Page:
China to launch Shenzhou-12 manned spaceship on June 17
The Shenzhou-12 manned spaceship will be launched at 9:22am on Thursday (Beijing Time) from the Jiuquan Satellite Launch Center in northwest China, announced the China Manned Space Agency on Wednesday.
The spaceship will take three male astronauts – Nie Haisheng, Liu Boming and Tang Hongbo – into space for the construction of China's space station, said Ji Qiming, assistant to the director of the CMSA, at a press conference held at the launch center.
After entering orbit, the spaceship will conduct a fast automated rendezvous and docking with the in-orbit space station core module Tianhe, forming a complex with the core module and the cargo craft Tianzhou-2. The astronauts aboard Shenzhou-12 will be stationed in the core module and remain in orbit for three months.
The launch will be carried out with a Long March-2F carrier rocket, which will be filled with propellant on Wednesday morning, Ji said.
The three astronauts will carry out the Shenzhou-12 manned spaceflight mission, and Nie will be the commander, announced the China Manned Space Agency.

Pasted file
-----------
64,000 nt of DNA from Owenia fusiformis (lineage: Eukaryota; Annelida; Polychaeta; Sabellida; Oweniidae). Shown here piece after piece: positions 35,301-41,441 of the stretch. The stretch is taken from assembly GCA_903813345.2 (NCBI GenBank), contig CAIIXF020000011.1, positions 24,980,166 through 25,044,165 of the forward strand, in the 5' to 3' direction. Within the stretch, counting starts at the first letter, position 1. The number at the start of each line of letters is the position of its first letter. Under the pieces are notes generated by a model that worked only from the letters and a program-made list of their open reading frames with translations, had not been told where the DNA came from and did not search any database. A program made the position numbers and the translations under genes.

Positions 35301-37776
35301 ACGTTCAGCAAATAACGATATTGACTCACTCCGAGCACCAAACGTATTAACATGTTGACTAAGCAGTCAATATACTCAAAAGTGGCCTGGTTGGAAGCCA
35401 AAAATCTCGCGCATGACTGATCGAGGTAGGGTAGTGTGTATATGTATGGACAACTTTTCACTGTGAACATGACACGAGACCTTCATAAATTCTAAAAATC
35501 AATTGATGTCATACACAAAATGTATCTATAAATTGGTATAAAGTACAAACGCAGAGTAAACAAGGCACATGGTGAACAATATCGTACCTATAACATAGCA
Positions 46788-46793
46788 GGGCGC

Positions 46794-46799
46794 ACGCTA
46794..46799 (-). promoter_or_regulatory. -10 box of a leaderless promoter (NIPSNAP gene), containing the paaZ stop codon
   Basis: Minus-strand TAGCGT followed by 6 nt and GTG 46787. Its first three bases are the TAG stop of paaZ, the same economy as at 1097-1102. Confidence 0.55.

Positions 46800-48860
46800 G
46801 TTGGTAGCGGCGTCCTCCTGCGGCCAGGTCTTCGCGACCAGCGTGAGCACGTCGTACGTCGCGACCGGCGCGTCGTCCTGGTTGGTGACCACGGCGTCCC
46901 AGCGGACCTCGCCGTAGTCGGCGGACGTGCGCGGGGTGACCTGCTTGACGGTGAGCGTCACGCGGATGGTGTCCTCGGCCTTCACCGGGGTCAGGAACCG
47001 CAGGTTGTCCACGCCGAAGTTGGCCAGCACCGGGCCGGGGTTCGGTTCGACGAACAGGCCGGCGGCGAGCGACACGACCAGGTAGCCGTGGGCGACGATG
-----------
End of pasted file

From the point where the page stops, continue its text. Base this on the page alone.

This will be the first manned mission during the construction of China's space station, and the crew will stay in orbit for three months, said Ji Qiming, director assistant of the CMSA.
Nie, the most experienced among the three, was in the Shenzhou-6 mission in 2005 and the Shenzhou-10 mission in 2013.
It will be Liu's second spaceflight, as he once participated in the Shenzhou-7 mission in 2008, which featured a landmark spacewalk.
Tang will be a new comer to space. He became a member of the second batch of Chinese astronauts in 2010.
Zhai Zhigang, Wang Yaping and Ye Guangfu will be the backup crew, Ji said.
The upcoming Shenzhou-12 manned spaceflight mission aims to conduct in-orbit verification of major technologies in China's space station construction and operation.
The technologies to be tested include those concerning the astronauts' long-term stay, recycling and life support system, supply of space materials, extravehicular activities and operations, as well as in-orbit maintenance, said Ji.